• bread crumbs (or crackers)

Stuff:

  • potato scrubber
  • cutting board
  • knife
  • 9″ x 13″ glass baking dish
  • sauce pan
  • spoon and/or wisk
  • large bowl (if you’re gonna soak the potatoes)
  • measuring cup & spoons
  • aluminum foil
  • hot pads
  • oven
  • stove top

Directions:

  1. Preheat the oven to 350°.
  2. Wash & slice the potatoes, store in cold water if you have to so they don’t brown… or have someone do that while you…
  3. Grease a 9 x 13 glass baking dish with the stick of butter.  Melt the rest of the butter on medium heat in a saucepan.
  4. Add the flour & corn starch to the butter to make a roux.
  5. Turn it down to low heat, & slowly stir in the cream, buttermilk, sour cream,  & mayo/Miracle Whip.  Stir like a madman.
  6. Add the bacon bits, garlic, Parmesan cheese, and salt/pepper/spices to taste.  Don’t forget to stir.
  7. Add about half of each kind of shredded cheese to the mix, keep stirring like a madman.
  8. Pull the sauce from the heat, keep stirring… add a little to the bottom of the baking dish.
  9. Later potatoes, sauce, & remaining shredded cheese… saving a nice amount of shredded cheese for the top.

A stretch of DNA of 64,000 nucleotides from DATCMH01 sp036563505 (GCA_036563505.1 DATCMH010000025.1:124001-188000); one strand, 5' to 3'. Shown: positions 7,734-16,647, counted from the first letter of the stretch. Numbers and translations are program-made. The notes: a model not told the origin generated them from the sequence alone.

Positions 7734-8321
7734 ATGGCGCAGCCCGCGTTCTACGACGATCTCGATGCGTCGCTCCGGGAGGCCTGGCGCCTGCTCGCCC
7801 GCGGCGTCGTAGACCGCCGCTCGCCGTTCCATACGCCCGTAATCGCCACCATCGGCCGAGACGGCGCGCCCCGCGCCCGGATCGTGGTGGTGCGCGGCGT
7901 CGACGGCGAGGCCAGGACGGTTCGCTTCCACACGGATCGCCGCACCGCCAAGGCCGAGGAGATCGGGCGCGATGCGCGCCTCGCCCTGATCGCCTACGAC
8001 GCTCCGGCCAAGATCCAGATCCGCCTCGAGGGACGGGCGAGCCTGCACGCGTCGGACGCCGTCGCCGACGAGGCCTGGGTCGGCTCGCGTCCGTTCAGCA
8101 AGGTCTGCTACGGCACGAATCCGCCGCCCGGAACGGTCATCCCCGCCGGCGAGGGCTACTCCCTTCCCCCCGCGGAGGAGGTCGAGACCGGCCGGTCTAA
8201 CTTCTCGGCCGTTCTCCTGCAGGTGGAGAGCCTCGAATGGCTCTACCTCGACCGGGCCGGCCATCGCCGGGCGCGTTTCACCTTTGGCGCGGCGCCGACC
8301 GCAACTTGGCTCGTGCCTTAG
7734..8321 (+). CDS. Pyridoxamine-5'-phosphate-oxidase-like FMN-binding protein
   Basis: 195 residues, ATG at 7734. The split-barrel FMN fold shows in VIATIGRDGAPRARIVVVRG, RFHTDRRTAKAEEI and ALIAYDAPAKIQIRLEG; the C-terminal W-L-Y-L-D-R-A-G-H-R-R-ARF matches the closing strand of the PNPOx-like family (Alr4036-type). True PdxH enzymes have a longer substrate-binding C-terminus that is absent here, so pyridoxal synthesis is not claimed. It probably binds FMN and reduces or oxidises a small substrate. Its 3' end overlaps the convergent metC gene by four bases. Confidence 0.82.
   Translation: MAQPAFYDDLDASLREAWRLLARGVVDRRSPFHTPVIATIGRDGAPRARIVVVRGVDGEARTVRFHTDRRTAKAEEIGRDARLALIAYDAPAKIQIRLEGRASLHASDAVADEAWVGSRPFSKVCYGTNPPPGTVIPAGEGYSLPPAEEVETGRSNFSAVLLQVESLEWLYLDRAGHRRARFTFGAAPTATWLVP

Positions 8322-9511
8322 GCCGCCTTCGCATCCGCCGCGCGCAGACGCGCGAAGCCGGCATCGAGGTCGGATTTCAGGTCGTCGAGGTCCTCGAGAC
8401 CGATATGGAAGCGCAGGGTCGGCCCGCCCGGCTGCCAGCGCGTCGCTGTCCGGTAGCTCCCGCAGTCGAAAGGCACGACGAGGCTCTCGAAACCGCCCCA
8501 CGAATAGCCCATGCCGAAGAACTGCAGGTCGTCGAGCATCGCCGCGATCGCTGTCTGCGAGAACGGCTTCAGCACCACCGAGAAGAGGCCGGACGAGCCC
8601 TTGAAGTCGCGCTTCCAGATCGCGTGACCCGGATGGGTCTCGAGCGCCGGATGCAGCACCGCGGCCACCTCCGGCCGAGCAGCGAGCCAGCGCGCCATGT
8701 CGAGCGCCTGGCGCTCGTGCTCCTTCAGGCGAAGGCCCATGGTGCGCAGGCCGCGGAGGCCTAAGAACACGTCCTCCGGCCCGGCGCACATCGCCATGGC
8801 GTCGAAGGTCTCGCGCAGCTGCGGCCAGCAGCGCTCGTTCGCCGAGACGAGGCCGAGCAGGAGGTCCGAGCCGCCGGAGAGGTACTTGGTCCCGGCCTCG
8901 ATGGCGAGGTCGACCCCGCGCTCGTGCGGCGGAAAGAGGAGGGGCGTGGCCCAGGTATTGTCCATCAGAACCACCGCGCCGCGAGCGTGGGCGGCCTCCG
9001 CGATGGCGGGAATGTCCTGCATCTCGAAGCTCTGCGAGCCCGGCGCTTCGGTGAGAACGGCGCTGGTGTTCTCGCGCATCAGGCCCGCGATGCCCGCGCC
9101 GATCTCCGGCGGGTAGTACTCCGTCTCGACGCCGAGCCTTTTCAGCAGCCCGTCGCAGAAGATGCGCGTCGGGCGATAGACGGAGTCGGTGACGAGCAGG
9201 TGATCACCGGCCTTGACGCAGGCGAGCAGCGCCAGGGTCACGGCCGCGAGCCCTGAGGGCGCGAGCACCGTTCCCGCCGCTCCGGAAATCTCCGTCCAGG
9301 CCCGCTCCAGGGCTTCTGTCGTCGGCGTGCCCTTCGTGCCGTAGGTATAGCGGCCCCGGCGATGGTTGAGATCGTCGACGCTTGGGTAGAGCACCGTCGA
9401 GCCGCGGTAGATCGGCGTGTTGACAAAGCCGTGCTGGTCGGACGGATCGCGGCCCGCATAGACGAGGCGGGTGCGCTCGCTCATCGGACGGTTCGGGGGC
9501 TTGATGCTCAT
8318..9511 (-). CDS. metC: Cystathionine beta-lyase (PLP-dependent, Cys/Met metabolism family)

10. Cover with foil, bake at 350° for an hour.
  11. Pull it out, uncover, top with bread crumbs or crumbled up crackers, add some additional seasoning if so inclined, and pop it back in for another 15 minutes.

Well, there you have it.  Pretty simple, and nothing makes me happier than cheese & potatoes.  I noticed a lot of scalloped potato recipes don’t have cheese, but really… where’s the fun in that?  Some also used a cream of chicken or cream of potato soup… makes it too much like White Trash ‘Taters for me.  You may want to skip the breading, use chips or those crispy canned fried onions.  Everyone has their own thing that they dig.  Yukon Gold potatoes would make this really nice, probably wouldn’t need to cook as long…red potatoes might make it bitey…  A mix may be nice.  As far as the spices, I used coarse ground black pepper, I think some dry mustard, paprika, and some McKormick Season All.